Why is the area under the ROC curve the probability that a classifier will rank a randomly chosen "positive" instance (from the retrieved predictions) higher than a randomly chosen "positive" one (from the original positive class)? How does one prove this statement mathematically using integral, giving the CDFs and PDFs of the true positive and negative class distributions?


First thing, let's try to define the area under the ROC curve formally. Some assumptions and definitions:

  • We have a probabilistic classifier that outputs a "score" s(x), where x are the features, and s is a generic increasing monotonic function of the estimated probability p(class = 1|x).

  • $f_{k}(s)$, with $k = \{0, 1\}$ := pdf of the scores for class k, with CDF $F_{k}(s)$

  • The classification of a new observation is obtained compraing the score s to a threshold t

Furthermore, for mathematical convenience, let's consider the positive class (event detected) k = 0, and negative k = 1. In this setting we can define:

  • Recall (aka Sensitivity, aka TPR): $F_{0}(t)$ (proportion of positive cases classified as positive)
  • Specificity (aka TNR): $1 - F_{1}(t)$ (proportion of negative cases classified as negative)
  • FPR (aka Fall-out): 1 - TNR = $F_{1}(t)$

The ROC curve is then a plot of $F_{0}(t)$ against $F_{1}(t)$. Setting $v = F_1(s)$, we can formally define the area under the ROC curve as: $$AUC =\int_{0}^{1} F_{0}(F_{1}^{-1}(v)) dv$$ Changing variable ($dv = f_{1}(s)ds$): $$AUC =\int_{ - \infty}^{\infty} F_{0}(s) f_{1}(s)ds$$

This formula can easiliy be seen to be the probability that a randomly drawn member of class 0 will produce a score lower than the score of a randomly drawn member of class 1.

This proof is taken from: https://pdfs.semanticscholar.org/1fcb/f15898db36990f651c1e5cdc0b405855de2c.pdf

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@alebu's answer is great. But its notation is nonstandard and uses 0 for the positive class and 1 for the negative class. Below are the results for the standard notation (0 for the negative class and 1 for the positive class):

Pdf and cdf of the score for negative class: $f_0(s)$ and $F_0(s)$

Pdf and cdf of the score for positive class: $f_1(s)$ and $F_1(s)$

FPR = $x(s) = 1-F_0(s)$

TPR = $y(s) = 1-F_1(s)$

$$\begin{align} \text{AUC} &= \int_0^1 y(x) dx\\ &= \int_0^1 y(x(\tau)) dx(\tau) \\ &= \int_{+\infty}^{-\infty} y(\tau) x'(\tau) d\tau \\ &= \int_{+\infty}^{-\infty} \big( 1-F_1(\tau) \big) \big( -f_0(\tau) \big) d\tau \\ &= \int_{-\infty}^{+\infty} \big( 1-F_1(\tau) \big) f_0(\tau) d\tau \end{align}$$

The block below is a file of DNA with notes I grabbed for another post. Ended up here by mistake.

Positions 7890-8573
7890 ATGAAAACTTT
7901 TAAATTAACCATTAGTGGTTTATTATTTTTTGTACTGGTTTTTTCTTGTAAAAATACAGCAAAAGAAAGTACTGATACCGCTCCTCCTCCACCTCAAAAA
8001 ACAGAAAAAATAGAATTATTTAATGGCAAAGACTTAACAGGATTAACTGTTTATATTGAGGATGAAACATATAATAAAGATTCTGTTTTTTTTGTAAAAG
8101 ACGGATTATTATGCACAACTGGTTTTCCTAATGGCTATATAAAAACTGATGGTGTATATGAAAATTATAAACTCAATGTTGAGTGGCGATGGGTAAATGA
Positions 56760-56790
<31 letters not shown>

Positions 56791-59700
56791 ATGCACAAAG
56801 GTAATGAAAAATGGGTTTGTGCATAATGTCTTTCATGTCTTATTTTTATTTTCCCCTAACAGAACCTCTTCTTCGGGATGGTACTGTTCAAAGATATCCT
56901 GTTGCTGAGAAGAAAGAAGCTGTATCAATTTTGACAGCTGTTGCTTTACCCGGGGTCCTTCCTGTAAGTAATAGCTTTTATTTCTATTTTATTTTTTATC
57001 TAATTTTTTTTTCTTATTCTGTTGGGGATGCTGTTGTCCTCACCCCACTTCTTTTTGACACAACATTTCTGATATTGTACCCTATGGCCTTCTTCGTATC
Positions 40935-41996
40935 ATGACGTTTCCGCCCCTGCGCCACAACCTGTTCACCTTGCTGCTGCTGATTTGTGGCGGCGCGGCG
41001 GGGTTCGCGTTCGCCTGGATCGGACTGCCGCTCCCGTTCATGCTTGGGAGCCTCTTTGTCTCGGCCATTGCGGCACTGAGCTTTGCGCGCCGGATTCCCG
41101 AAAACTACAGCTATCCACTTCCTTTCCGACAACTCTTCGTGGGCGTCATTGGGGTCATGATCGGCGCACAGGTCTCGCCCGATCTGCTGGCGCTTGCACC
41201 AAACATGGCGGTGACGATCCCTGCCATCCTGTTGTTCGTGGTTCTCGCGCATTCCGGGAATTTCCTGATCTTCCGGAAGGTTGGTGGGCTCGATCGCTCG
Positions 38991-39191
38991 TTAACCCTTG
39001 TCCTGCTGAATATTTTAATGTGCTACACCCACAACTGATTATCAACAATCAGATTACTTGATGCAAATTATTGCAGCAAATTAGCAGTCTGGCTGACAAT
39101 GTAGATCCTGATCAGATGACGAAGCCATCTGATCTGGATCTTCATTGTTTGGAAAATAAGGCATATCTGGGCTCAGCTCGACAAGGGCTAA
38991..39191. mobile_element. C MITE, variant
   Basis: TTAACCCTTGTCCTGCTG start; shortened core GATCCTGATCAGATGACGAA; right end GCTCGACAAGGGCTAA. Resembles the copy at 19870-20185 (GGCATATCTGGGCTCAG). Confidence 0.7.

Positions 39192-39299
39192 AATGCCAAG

where $\tau$ stands for threshold. One can apply the interpretation in @alebu's answer to the last expression.

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The way to calculate AUC-ROC is to plot out the TPR and FPR as the threshold, $\tau$ is changed and calculate the area under that curve. But, why is this area under the curve the same as this probability? Let's assume the following:

  1. $A$ is the distribution of scores the model produces for data points that are actually in the positive class.
  2. $B$ is the distribution of scores the model produces for data points that are actually in the negative class (we want this to be to the left of $A$).
  3. $\tau$ is the cutoff threshold. If a data point get's a score greater than this, it's predicted as belonging to the positive class. Otherwise, it's predicted to be in the negative class.

Note that the TPR (recall) is given by: $P(A>\tau)$ and the FPR (fallout) is given be: $P(B>\tau)$.

Now, we plot the TPR on the y-axis and FPR on the x-axis, draw the curve for various $\tau$ and calculate the area under this curve ($AUC$).

We get:

$$AUC = \int_0^1 TPR(x)dx = \int_0^1 P(A>\tau(x))dx$$ where $x$ is the FPR. Now, one way to calculate this integral is to consider $x$ as belonging to a uniform distribution. In that case, it simply becomes the expectation of the $TPR$.

$$AUC = E_x[P(A>\tau(x))] \tag{1}$$ if we consider $x \sim U[0,1)$ .

Now, $x$ here was just the $FPR$

$$x=FPR = P(B>\tau(x))$$ Since we considered $x$ to be from a uniform distribution,

$$P(B>\tau(x)) \sim U$$ $$=> P(B<\tau(x)) \sim (1-U) \sim U$$ \begin{equation}=> F_B(\tau(x)) \sim U \tag{2}\end{equation}

But we know from the inverse transform law that for any random variable $X$, if $F_X(Y) \sim U$ then $Y \sim X$. This follows since taking any random variable and applying its own CDF to it leads to the uniform.

$$F_X(X) = P(F_X(x)<X) =P(X<F_X^{-1}(X))=F_XF_X^{-1}(X)=X$$ and this only holds for uniform.

Using this fact in equation (2) gives us: $$\tau(x) \sim B$$

Substituting this into equation (1) we get:


In other words, the area under the curve is the probability that a random positive sample will have a higher score than a random negative sample.

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